With more than twenty versions of the classic Glock pistol, one of the more exotic of subspecies is the rarely seen, but often thought about .45GAP. Let's talk about this beauty of the nether regions. They really do exist.
Why the need?
The preeminent handgun round of the past 100-years is arguably the .45 Auto Colt Pistol (or ACP.) From the classic Colt 1911 to the space-age polymer Glock 21, the .45ACP is the benchmark that other cartridges are compared against. However, it is well known that to tame this beast, a large framed pistol with a beefy slide is needed to control muzzle flip and recoil. This puts the .45ACP out of the reach of many of the people who would most need it-- small statured men and women and older shooters. Gaston Glock started working on a smaller, but no less effective 45-caliber round to fix this-- the .45GAP
The Design of the .45GAP
L to R, 45GAP, 45ACP.
Named the Glock Auto Pistol Round, or .GAP, this .45-caliber cartridge is shorter than your average .45ACP round. In fact, it is about as long as a 9x19mm Luger/Parabellum, but is much wider. Designed by Ernest Durham, an engineer with CCI/Speer, for Glock, the tubby round still carried a 185-230-grain bullet on its case. Ballistically speaking, .45GAP travel about 200fps faster than a standard 45ACP round, and deliver 450-550 ft/lbs of energy on target, which in many cases outclasses the ACP.
In short, it has the stopping power of the average .45 cal. round, but the recoil of a 9mm. This allows big bore pistol shooters to come in more bite-sized packages as smaller framed (and gripped) firearms can be designed around the .45GAP round.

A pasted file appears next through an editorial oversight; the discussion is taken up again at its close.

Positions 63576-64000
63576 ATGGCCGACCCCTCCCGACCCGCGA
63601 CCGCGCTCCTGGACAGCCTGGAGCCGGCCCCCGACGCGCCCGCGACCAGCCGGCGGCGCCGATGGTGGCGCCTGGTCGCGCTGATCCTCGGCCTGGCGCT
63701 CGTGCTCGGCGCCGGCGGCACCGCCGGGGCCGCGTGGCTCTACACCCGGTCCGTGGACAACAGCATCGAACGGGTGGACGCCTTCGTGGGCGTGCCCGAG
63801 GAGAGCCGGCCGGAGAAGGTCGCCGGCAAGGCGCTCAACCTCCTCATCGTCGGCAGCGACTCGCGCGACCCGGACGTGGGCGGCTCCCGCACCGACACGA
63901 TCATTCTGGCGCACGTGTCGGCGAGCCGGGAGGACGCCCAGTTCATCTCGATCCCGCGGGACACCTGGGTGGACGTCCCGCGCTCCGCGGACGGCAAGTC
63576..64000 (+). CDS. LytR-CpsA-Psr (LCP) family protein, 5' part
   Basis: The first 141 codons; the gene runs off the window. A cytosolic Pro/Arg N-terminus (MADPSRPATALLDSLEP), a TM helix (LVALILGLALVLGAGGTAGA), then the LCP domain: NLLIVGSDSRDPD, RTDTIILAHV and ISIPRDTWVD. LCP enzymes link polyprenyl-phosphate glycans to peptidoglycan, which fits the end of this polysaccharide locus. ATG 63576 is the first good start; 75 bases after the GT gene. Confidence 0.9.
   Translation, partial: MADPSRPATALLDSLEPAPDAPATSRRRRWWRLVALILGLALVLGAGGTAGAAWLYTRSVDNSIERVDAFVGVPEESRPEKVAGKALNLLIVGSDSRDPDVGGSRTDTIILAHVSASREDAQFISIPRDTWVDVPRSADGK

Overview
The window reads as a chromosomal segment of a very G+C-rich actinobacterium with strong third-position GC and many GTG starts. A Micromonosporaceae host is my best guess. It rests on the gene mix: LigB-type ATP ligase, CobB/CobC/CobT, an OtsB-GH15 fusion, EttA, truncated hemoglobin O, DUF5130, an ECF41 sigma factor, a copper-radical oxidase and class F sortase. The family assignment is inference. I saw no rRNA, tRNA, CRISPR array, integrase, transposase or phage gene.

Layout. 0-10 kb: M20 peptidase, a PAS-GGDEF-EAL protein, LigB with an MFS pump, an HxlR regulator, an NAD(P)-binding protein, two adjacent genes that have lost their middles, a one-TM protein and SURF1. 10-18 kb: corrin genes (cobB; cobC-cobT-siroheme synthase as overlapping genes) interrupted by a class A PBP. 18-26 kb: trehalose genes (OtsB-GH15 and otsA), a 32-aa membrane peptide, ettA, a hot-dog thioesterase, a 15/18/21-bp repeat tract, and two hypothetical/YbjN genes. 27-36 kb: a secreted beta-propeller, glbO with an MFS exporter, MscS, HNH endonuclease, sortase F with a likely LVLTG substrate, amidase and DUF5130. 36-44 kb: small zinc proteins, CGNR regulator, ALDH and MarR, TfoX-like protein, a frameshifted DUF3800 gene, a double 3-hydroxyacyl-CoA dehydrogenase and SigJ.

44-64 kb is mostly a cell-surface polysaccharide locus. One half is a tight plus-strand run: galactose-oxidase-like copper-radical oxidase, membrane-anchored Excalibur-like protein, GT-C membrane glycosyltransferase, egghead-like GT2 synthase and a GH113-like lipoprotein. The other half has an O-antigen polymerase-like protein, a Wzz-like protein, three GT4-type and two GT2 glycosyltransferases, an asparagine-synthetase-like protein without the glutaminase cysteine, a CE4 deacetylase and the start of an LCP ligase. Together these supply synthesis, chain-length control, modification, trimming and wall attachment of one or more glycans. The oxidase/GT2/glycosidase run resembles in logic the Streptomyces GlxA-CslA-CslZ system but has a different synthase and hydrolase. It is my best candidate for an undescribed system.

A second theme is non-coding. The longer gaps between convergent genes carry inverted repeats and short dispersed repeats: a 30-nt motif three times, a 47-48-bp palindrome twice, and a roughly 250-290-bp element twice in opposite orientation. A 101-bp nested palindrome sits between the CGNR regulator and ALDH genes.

Guns chambered for it
To capitalize on the design, Glock introduced the new Glock 37/38/39 series pistols. The Glock 37 was a full-size combat pistol at 26/35 ounces (unloaded/loaded) and 7.3- inches overall with a 4.4-inch barrel and 10-round magazine. The pistol came out in 2003 and was a fast hit with several state police/highway patrol forces including those is New York, Pennsylvania, Georgia (Glock is made in Georgia), South Carolina, and Florida. The first 7,000 units suffered from excessively fast slides and had to be corrected before they were seen as successful. All of these in production were 3rd Generation G37s, with a small batch of 3,000 Gen4s being made just for the FHP in 2010. Now Gen4, in regular production since 2011, is the standard . A "Covert" modification, that shortens the gun to the size of a 1911 officer's size, is also popular.
For those wanting a more compact version the Glock 38 as a compact version at 24/32 ounces and 6.85-inches overall with a 4-inch barrel and 8-round magazine. An even more concealable version, the Glock 39 is a subcompact at 19/25 ounces and 6.30-inches overall with a 3.4-inch barrel and 6-round magazine.
Other gun makers started to look into producing .45GAP pistols including Para-Ordanance, Springfield, Ruger, and Smith and Wesson, although only the first two went past the preliminary steps. Word is even those two have shelved their production
The good news is, if you are a Glock lover and want a .45ACP round without the size of a .45ACP pistol, you can pick up a 45GAP. As with most Glock models, new examples are $500-ish while used versions run $300-ish.